URC Daily Devotion – on September 3, 2020 at 5:00 am



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Thursday 3rd September 2020
The Golden Calf

Exodus 32: 1 – 14

When the people saw that Moses delayed to come down from the mountain, the people gathered around Aaron and said to him, ‘Come, make gods for us, who shall go before us; as for this Moses, the man who brought us up out of the land of Egypt, we do not know what has become of him.’ Aaron said to them, ‘Take off the gold rings that are on the ears of your wives, your sons, and your daughters, and bring them to me.’ So all the people took off the gold rings from their ears, and brought them to Aaron.  He took the gold from them, formed it in a mould  and cast an image of a calf; and they said, ‘These are your gods, O Israel, who brought you up out of the land of Egypt!’  When Aaron saw this, he built an altar before it; and Aaron made proclamation and said, ‘Tomorrow shall be a festival to the Lord.’  They rose early the next day, and offered burnt-offerings and brought sacrifices of well-being; and the people sat down to eat and drink, and rose up to revel.

The Lord said to Moses, ‘Go down at once! Your people, whom you brought up out of the land of Egypt, have acted perversely;  they have been quick to turn aside from the way that I commanded them; they have cast for themselves an image of a calf, and have worshipped it and sacrificed to it, and said, “These are your gods, O Israel, who brought you up out of the land of Egypt!”’  The Lord said to Moses, ‘I have seen this people, how stiff-necked they are. Now let me alone, so that my wrath may burn hot against them and I may consume them; and of you I will make a great nation.’

But Moses implored the Lord his God, and said, ‘O Lord, why does your wrath burn hot against your people, whom you brought out of the land of Egypt with great power and with a mighty hand? Why should the Egyptians say, “It was with evil intent that he brought them out to kill them in the mountains, and to consume them from the face of the earth”? Turn from your fierce wrath; change your mind and do not bring disaster on your people. Remember Abraham, Isaac, and Israel, your servants, how you swore to them by your own self, saying to them, “I will multiply your descendants like the stars of heaven, and all this land that I have promised I will give to your descendants, and they shall inherit it for ever.”’  And the Lord changed his mind about the disaster that he planned to bring on his people.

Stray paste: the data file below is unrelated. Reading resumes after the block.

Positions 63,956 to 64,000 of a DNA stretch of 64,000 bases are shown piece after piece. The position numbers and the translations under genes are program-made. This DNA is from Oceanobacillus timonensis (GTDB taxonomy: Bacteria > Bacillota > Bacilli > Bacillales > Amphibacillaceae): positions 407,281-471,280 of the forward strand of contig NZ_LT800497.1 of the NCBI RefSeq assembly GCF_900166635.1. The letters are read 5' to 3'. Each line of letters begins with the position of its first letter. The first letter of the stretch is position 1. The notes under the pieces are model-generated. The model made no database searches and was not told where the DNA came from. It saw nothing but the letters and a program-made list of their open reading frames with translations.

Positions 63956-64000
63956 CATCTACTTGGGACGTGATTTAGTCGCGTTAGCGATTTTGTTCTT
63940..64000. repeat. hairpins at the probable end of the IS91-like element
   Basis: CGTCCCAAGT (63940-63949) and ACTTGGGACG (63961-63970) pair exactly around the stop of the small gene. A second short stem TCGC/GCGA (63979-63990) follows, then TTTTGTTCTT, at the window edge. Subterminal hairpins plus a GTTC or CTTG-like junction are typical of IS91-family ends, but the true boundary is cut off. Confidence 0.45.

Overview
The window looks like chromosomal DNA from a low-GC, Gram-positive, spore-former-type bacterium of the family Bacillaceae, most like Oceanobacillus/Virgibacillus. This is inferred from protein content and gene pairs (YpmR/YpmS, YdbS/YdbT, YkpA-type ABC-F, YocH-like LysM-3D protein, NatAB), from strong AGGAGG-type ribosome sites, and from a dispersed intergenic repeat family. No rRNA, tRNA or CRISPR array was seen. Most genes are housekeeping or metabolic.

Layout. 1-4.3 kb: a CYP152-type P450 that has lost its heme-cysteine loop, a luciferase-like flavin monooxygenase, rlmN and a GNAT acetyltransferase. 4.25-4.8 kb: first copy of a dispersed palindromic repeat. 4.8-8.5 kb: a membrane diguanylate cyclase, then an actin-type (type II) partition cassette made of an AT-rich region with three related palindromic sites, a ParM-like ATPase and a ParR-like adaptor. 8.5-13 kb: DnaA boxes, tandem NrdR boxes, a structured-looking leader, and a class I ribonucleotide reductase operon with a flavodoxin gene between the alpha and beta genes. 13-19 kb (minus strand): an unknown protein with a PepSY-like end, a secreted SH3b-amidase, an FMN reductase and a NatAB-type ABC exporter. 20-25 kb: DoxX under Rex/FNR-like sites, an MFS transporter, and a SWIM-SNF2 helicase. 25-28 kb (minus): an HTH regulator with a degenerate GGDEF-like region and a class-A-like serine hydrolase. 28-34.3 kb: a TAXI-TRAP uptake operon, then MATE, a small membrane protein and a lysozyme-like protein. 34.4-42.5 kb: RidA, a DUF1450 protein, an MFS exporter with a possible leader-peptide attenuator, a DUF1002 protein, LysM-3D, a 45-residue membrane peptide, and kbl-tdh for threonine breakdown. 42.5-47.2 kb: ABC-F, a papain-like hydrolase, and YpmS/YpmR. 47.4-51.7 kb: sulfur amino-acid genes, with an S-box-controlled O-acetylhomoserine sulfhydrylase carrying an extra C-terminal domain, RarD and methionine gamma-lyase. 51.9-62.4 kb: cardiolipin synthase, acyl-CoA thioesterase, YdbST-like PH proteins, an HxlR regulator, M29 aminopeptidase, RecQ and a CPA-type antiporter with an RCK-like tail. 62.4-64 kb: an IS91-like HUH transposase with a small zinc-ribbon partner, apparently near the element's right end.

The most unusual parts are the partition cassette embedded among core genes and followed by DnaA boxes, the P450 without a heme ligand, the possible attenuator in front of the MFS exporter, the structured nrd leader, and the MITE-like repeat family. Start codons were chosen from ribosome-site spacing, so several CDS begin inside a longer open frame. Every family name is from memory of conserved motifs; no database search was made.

“And the Lord changed his mind …….”. Following a tough conversation between God and Moses, and not for the first time, God changed his mind.  No longer full of wrath, burning hot against his people, ready to consume them but prepared to find a different way through the difficulty.

This is our God, almighty, omnipotent, creator of the universe who changed his mind following a conversation with one of his creatures.

The relationship between Moses and God was clearly a good one and God continued to respect Moses whom he suggested he would entrust with the making of a great nation.  Moses knew well enough how to challenge God’s decision, pleading with him to think about the reasons for the exodus from Egypt and the promises he had made to Abraham, Isaac and Israel.  It was the reminder of the promises which proved to be the deciding factor.

However often I read the stories which tell of God changing his mind I remain surprised by the concept of a God who can be influenced in this way and I ask myself, what does this tell me about God and perhaps more importantly, about my relationship with him?

I think it tells us that here is a God who is open to change, who respects and is responsive to the views of his creatures. One who will move from the charted courses as a result of ongoing interaction with his people but who nevertheless remains steadfast in his love for his creatures and faithful to his promises of salvation for all. And it reminds each one of us that our prayers (those conversations we have with God) are honoured by him as a contribution to an ongoing debate about the direction of the world.


Faithful God,
may we learn to listen for your purposes for the world.
Loving God,
may we be open to change in response to the needs of this world.
Listening God,
may our prayers reflect our listening and experience of the context in which we find ourselves.



Today’s writer

Val Morrison is a member of the URC in Doncaster.


New Revised Standard Version Bible: Anglicized Edition, copyright © 1989, 1995 National Council of the Churches of Christ in the United States of America. Used by permission. All rights reserved worldwide.

Copyright © 2020 United Reformed Church, All rights reserved.

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